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Wikipedia tells me that these dogs are CUTE!
 

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Discussion Starter #12
I know the feeling. Every morning when the alarm goes off, Mercy hops into bed for a snuggle.
Great way to start the day, terrible way to get motivated for work.
 

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I remember an owner on a Dutch forum saying that the Mini Aussies she has are the type of dog the true Australian Shepherd is supposed to be. (insinuating the modern Aussies are too large)

Whatever that means. I've read and heard so much already that I don't know what's truth or not. Oh, and the dogs above owner has are apparently not Miniature American Shepherds, but they're authentic Aussies just bred down in size, according to the owner.
 

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I remember an owner on a Dutch forum saying that the Mini Aussies she has are the type of dog the true Australian Shepherd is supposed to be. (insinuating the modern Aussies are too large)

Whatever that means. I've read and heard so much already that I don't know what's truth or not. Oh, and the dogs above owner has are apparently not Miniature American Shepherds, but they're authentic Aussies just bred down in size, according to the owner.
I would disagree with your friend. I would love to know how modern aussies are too large actually, I have a working bred girl who comes in right in at 18" and around 30 pounds, she could not be considered a large dog by any stretch of the imagination. If you go back and look at the founding dogs of the breed (it's important to remember that the aussie is not a very 'old' breed at all), many of them look very similar to what you see today.

Now are some of the dogs I see in the akc ring in particular too heavy boned with too much coat for my tastes? Sure. But to insinuate that the minis are what an aussie is supposed to be is just baffling to me.
 

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Minis are a real breed now called "Miniature American Shepherd" They were started in the 70's with the breeder known as Sandy Travis, she bred small herding type unregistered mixes with Aussies with the intentions of creating a new small breed that had the beauty and intelligence of the Australian Shepherd. Sandy crossed her dogs with Australian Shepherds and picked the smallest puppies in each litter and again crossed those with Aussies. This breeding program was passed on to many different breeders always mixing the progeny of the original "Travis dogs" with purebred Australian Shepherds, and always in turn choosing the smallest in each litter to carry on with. Eventually they starting crossing the progeny with other progeny and only infrequently crossed with Australian Shepherds.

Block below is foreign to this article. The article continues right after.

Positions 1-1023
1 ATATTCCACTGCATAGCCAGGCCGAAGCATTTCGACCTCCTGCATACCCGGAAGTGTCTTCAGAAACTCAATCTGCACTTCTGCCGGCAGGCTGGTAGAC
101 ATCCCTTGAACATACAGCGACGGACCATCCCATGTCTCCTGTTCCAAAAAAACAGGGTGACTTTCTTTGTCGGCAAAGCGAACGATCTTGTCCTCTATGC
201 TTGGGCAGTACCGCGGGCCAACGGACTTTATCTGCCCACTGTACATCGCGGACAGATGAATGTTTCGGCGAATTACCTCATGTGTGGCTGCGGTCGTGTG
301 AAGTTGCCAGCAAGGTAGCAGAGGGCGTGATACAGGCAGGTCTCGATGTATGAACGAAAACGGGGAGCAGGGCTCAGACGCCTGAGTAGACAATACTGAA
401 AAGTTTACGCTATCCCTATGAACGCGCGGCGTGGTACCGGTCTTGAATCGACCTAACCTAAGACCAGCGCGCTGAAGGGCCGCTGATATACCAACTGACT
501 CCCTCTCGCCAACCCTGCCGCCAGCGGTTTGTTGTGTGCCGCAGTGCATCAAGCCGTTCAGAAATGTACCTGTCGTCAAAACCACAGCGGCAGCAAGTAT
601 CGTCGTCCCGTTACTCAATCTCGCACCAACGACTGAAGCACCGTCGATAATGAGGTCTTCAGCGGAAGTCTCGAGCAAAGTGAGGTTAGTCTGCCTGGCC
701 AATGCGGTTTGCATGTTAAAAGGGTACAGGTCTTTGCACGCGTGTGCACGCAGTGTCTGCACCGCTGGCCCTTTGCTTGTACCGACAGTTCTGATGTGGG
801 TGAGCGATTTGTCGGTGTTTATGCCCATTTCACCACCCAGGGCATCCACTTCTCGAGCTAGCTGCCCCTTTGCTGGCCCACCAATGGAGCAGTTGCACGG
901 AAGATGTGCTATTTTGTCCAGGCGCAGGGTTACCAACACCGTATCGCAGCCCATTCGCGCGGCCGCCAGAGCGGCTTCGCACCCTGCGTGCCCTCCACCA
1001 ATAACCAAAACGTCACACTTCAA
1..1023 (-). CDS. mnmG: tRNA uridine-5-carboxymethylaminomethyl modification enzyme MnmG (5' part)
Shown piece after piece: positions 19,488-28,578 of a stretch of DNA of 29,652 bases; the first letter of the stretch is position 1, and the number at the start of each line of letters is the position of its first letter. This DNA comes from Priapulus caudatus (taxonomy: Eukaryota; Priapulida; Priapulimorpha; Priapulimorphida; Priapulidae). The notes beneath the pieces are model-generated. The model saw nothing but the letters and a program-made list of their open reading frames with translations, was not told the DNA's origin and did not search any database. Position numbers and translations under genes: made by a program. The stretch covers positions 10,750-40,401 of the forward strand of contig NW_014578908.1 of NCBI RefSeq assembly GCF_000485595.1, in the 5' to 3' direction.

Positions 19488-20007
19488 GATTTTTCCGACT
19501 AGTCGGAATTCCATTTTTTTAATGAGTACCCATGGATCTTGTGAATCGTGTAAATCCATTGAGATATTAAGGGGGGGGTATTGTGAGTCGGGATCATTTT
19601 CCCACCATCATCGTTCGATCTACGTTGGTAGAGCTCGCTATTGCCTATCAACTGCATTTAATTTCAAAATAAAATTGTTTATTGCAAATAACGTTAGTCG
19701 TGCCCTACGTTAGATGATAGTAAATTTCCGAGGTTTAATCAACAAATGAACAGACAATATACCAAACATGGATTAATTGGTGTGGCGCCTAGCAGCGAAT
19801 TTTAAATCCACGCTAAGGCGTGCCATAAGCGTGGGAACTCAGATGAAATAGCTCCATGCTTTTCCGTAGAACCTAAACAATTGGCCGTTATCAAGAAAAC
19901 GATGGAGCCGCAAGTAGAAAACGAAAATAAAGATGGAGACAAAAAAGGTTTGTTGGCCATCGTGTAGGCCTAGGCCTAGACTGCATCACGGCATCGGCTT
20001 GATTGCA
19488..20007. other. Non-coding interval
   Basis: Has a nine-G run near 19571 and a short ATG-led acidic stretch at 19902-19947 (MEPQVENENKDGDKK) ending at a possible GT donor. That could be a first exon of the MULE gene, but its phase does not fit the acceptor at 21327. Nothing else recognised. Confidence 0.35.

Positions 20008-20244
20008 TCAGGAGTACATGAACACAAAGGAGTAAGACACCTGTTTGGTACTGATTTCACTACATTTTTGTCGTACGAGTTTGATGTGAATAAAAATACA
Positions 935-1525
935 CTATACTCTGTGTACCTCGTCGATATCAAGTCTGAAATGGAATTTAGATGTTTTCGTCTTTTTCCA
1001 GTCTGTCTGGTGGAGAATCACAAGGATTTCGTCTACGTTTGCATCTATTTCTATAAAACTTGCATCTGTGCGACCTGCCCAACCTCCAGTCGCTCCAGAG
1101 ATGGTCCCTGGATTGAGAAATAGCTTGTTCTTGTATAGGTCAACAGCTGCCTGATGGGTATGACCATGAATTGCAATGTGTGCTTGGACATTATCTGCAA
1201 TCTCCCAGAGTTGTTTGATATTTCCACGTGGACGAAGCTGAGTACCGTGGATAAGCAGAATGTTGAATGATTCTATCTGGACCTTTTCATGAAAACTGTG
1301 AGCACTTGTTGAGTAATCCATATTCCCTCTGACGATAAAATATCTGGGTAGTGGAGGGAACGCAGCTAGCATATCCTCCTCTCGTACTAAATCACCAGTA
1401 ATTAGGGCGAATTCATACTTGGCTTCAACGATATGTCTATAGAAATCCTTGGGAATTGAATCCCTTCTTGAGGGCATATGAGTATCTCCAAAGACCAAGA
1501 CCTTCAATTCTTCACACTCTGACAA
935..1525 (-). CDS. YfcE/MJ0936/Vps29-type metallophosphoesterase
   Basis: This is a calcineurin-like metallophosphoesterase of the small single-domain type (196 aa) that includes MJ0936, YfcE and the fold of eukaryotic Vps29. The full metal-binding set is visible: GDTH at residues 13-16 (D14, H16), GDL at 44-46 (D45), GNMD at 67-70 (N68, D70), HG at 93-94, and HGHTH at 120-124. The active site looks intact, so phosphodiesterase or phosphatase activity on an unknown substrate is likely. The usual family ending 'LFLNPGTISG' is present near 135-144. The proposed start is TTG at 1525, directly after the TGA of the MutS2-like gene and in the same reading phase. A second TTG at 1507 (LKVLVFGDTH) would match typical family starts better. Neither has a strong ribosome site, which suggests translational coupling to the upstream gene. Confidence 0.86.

Today the TRUE Minis are indistinguishable from the Aussie save for the fact that they are REQUIRED to ALWAYS be between 14 and 18 inches tall. Aussies (especially bitches) can frequently be under 18 inches tall but they are not Minis, and Aussies have no size requirements so there can be and is some overlap between the breeds.


IMPORTANT
DO NOT mistake the greed bred AussieXPapilllon and AussieXPomeranian mixes for "Minis" There are breeders out there who are breeding these dogs and trying to sell them as Minis but they are not and the Mini club does NOT recognize these mixes.
 

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I would disagree with your friend. I would love to know how modern aussies are too large actually, I have a working bred girl who comes in right in at 18" and around 30 pounds, she could not be considered a large dog by any stretch of the imagination. If you go back and look at the founding dogs of the breed (it's important to remember that the aussie is not a very 'old' breed at all), many of them look very similar to what you see today.

Now are some of the dogs I see in the akc ring in particular too heavy boned with too much coat for my tastes? Sure. But to insinuate that the minis are what an aussie is supposed to be is just baffling to me.